Crazy Clown Time
, November 1st, 2011 12:05
The Hollywood blockbuster axis tends to hold true to the notion that an audience's every emotional response ought to be guided to the nth degree. Sound and music is specifically co-ordinated to ensure that every single person watching a film feels exactly the same way at exactly the same time. There's a tyranny to that method ('the Disney approach', perhaps) that mirrors the big build/key change dynamic of most modern pop music, something pushed to grotesque proportions in the phenomenon Daniel Barrow recently identified as 'the Soar'. Both cases insist on dictating to an audience how they're supposed to react. Both remove the potential for anything approaching either personal interpretation on the part of the viewer/listener, or creative ambiguity on the part of the director.
Those parallels bear thinking about in the case of David Lynch's debut album, because for the majority of his directing career he has set himself up in direct opposition to the homogenising of art into IKEA entertainment solutions. He prizes ambiguity, refusing to give away anything but cryptic clues as to the intent behind his films. In the hands of a director who thrives on surreal and vaguely threatening moods and situations, the lack of background can be frustrating. But it's also essential to the underlying appeal of his approach. Inland Empire and Lost Highway might not be particularly easy to understand, at least not on a conventional level, but they leave a great deal of space for individual interpretation. The same is true of Crazy Clown Time - it's unsurprising that Lynch doesn't exactly take an obvious lyrical approach, even if his songwriting is rooted in bar-room blues, jazz and electro-pop. It certainly gives very little quarter to anyone wondering exactly why he's chosen to take a detour from filmmaking into pop music (not exactly known for being the most auspicious career move). Thankfully though, it's more than the vanity project some might have expected. It is a peculiar little record, but it hangs together very well, and makes a reasonable case for his ability to wring something worthy out of whatever art form he chooses to tackle.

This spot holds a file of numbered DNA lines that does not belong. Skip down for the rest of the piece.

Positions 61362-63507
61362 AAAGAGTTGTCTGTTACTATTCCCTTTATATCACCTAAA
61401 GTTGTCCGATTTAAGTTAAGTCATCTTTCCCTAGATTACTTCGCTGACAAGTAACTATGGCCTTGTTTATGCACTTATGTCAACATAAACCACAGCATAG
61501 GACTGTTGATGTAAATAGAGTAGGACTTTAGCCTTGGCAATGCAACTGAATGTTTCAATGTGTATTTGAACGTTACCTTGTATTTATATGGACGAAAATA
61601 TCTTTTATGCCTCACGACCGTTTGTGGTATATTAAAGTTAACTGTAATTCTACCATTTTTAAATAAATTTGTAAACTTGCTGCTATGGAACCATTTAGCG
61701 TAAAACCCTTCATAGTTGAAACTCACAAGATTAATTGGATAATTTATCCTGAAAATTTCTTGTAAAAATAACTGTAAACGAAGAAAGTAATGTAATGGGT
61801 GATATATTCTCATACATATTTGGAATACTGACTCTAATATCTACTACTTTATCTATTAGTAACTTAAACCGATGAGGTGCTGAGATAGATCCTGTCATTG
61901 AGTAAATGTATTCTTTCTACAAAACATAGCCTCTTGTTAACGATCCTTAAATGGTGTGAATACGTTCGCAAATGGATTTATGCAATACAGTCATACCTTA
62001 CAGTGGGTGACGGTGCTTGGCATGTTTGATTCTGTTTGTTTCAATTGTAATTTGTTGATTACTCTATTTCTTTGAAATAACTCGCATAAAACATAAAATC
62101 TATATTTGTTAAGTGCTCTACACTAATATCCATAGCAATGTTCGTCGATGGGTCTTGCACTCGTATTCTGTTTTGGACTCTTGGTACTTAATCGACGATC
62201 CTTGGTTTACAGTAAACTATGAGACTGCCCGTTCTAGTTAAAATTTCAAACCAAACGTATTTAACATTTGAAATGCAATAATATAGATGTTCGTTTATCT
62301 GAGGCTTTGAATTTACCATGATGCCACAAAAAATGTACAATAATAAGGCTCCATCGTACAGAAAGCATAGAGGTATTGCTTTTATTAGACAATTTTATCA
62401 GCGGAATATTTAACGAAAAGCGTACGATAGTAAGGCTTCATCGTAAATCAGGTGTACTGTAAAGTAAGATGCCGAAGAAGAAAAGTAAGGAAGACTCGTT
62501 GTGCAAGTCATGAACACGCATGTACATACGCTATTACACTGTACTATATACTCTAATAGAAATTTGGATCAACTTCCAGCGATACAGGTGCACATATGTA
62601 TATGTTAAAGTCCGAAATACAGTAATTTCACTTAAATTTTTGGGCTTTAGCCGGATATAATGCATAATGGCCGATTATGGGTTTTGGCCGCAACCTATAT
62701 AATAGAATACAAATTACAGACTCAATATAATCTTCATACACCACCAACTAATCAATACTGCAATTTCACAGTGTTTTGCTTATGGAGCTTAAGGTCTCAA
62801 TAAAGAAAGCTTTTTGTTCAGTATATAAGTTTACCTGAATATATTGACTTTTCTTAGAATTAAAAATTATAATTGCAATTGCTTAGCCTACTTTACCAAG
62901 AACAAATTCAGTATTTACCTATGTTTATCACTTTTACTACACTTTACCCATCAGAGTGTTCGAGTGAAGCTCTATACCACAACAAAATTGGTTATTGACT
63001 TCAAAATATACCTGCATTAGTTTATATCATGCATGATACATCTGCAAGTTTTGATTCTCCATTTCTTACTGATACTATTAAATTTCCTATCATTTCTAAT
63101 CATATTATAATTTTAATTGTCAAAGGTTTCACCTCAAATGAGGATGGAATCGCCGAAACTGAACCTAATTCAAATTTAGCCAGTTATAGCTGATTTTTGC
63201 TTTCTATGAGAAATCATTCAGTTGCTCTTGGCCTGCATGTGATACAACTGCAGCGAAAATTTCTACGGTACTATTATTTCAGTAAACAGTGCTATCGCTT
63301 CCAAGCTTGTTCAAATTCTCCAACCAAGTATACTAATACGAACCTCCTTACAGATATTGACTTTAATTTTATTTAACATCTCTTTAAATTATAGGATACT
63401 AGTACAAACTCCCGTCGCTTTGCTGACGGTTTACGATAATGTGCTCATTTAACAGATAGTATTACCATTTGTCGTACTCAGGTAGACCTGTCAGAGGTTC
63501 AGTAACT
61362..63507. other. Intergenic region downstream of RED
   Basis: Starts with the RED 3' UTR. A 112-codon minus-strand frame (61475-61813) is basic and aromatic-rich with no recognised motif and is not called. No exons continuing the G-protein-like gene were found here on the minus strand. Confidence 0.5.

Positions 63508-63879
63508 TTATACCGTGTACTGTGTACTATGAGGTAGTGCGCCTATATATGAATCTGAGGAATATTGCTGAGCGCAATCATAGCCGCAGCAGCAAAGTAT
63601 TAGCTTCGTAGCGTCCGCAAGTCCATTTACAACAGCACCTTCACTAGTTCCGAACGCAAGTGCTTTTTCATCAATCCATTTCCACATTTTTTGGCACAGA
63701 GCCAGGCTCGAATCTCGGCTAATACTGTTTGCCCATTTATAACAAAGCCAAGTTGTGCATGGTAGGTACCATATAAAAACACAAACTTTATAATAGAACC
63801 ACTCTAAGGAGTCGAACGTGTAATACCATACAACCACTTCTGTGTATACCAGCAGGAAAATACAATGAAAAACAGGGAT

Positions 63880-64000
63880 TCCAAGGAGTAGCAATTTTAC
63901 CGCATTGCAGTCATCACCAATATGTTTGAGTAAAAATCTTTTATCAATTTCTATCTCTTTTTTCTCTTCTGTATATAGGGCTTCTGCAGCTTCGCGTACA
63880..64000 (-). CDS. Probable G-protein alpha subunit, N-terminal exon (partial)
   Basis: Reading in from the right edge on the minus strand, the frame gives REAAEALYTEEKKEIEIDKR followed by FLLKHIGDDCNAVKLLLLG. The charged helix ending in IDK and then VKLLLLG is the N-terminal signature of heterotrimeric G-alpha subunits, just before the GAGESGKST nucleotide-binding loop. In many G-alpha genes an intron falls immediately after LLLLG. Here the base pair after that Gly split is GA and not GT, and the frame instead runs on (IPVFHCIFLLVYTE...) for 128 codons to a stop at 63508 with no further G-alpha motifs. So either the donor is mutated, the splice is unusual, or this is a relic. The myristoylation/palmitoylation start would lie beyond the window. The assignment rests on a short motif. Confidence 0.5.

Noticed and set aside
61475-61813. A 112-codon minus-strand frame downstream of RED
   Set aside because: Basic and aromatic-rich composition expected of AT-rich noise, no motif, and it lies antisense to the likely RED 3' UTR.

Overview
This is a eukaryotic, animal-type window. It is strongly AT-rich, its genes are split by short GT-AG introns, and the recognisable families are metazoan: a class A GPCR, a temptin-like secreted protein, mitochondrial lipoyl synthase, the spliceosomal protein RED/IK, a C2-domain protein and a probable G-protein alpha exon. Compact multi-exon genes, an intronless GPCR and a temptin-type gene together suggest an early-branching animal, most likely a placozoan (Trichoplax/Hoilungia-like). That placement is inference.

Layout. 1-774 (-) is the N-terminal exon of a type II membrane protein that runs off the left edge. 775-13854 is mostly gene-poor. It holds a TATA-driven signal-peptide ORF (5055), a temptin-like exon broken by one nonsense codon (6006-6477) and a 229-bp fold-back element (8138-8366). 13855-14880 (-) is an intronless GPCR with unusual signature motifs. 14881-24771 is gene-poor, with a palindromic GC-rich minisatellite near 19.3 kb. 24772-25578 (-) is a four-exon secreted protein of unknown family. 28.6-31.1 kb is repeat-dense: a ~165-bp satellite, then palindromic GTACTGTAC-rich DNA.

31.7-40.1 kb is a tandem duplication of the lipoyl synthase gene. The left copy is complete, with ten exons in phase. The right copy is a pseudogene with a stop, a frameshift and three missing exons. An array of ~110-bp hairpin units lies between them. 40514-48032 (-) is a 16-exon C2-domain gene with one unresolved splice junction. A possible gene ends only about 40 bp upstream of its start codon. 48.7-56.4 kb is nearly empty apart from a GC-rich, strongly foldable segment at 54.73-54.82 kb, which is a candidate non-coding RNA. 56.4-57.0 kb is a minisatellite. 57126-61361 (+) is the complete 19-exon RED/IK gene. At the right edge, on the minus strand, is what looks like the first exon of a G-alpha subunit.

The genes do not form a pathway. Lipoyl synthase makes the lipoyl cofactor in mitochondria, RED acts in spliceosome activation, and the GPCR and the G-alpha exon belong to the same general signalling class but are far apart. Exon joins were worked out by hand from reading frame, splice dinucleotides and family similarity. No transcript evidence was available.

It makes sense that, sonically at least, Crazy Clown Time offers rich pickings. More than most directors, Lynch's films are memorable thanks to their clever use of sound. His 1977 debut Eraserhead, already an unsettling watch, was elevated to masterpiece of unresolved tension by the presence of a constant, scooped-out industrial roar in the background. During Twin Peaks familiar musical themes were used as anchors to the core series plot, even as storylines billowed outward in all manner of odd directions. The same was true of Blue Velvet, albeit on a smaller scale. And his ongoing soundtrack work with composer Angelo Badalamenti has established a very distinctive house style, all delay-drenched guitars and hanging diminished chords to signify tension – largely responsible for the decadent, vaguely ominous atmospheres that permeate Lost Highway and Mulholland Drive.